"""
A simple implementation of two-class Naive Bayes classification.
Each NaiveBayesClassifier distinguishes between two classes, called 1 and -1,
based on lists of terms (such as words in a document) that appear in each
class.
It returns its results as a log-likelihood ratio: more positive ratios are more
likely to be in class 1, and more negative ratios are more likely to be in
class -1.
Rob wrote the constructor and the helper functions for you. You write the
training and classification functions.
"""
from collections import defaultdict
import math
def lg(x):
return math.log(x) / math.log(2)
def laplace_log_likelihood(obs, total):
"Get a log probability with Laplace smoothing."
return lg(obs+1) - lg(total+1)
class NaiveBayesClassifier(object):
def __init__(self):
# The total number of features (not documents) we've seen in each
# category.
self.totals = {-1: 0, 1: 0}
# The number of times we've seen each feature in each category.
# defaultdict(int) means missing values are zero.
self.counts = {-1: defaultdict(int), 1: defaultdict(int)}
self.terms = set()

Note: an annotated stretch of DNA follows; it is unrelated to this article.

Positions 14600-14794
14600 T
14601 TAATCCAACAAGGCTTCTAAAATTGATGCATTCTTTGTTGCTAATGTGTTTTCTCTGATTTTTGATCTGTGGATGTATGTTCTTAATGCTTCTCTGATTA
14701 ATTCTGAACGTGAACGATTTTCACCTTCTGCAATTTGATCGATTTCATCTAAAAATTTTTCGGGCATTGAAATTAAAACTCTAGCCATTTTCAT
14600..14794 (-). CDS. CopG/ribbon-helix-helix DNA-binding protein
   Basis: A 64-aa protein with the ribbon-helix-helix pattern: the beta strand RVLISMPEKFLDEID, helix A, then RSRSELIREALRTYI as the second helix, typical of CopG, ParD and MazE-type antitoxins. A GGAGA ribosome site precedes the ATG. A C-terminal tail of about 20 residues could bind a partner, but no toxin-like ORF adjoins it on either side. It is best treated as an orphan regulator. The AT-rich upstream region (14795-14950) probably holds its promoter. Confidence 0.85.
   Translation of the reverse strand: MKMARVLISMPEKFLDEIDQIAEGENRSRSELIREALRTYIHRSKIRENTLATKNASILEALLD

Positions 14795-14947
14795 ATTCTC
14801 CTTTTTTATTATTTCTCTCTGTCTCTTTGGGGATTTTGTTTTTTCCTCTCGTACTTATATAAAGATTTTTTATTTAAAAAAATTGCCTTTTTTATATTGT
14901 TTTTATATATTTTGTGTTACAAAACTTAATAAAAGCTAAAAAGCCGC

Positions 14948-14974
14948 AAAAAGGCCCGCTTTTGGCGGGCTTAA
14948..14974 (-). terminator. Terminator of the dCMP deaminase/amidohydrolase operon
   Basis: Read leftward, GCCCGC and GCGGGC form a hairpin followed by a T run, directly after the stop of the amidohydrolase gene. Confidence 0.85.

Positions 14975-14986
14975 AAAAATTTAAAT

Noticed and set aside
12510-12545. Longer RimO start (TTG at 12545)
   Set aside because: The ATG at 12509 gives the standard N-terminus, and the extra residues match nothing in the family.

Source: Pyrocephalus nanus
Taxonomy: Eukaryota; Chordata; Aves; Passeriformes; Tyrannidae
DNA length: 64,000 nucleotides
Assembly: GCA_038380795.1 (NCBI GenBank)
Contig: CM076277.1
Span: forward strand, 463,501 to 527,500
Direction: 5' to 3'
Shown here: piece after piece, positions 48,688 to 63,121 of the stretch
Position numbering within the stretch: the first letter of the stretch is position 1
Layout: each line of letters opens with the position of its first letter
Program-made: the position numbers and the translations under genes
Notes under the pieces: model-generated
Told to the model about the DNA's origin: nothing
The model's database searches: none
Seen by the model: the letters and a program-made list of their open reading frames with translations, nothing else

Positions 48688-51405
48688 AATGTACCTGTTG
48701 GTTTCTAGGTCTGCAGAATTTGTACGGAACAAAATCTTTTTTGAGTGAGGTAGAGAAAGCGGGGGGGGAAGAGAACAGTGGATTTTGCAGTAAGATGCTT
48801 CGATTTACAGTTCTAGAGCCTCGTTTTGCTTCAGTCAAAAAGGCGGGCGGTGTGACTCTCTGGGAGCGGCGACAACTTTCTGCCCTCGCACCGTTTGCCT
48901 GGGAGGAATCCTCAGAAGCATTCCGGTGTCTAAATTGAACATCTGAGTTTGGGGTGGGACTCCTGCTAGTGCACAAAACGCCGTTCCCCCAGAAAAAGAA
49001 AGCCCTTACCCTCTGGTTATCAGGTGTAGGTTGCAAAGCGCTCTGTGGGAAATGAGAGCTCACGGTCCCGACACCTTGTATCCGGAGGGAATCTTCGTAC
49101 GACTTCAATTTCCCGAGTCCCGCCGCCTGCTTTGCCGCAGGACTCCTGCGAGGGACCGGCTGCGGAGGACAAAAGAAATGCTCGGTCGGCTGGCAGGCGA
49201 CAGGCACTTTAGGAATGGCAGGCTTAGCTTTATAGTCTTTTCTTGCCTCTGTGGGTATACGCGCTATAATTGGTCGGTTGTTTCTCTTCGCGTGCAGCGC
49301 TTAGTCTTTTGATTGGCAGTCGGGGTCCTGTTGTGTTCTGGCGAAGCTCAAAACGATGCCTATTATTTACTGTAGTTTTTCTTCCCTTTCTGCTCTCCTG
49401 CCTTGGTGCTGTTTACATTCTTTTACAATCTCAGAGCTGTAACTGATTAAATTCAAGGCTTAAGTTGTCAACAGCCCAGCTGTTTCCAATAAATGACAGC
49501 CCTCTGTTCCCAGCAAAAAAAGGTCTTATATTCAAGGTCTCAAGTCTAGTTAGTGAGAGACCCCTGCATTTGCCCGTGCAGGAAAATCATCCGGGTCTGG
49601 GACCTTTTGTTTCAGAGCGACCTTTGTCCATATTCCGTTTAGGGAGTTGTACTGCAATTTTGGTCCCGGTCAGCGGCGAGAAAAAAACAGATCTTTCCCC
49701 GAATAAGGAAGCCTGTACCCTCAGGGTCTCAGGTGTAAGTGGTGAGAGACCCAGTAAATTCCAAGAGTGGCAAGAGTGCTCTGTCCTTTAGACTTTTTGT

def term_ll(self, term, category):
"Get the log likelihood of a term given a category."
return laplace_log_likelihood(self.counts[category][term], self.totals[category])
def term_ll_ratio(self, term):
"""
Find the relative log likelihood that a term is in the +1 class,
as compared to the -1 class. (Think about why this works.)
"""
return self.term_ll(term, 1) - self.term_ll(term, -1)
def sorted_terms(self):
"""
List the terms, from most negative to most positive.
"""
terms = set(self.counts[-1]) | set(self.counts[1])
lldict = {}
for term in self.terms:
lldict[term] = self.term_ll_ratio(term)
return sorted(lldict.items(), key=lambda x: x[1])
def learn(self, terms, category):
assert category in (-1, 1)
# write me
def classify(self, terms):
# write me
def test(self, testdata):
# write me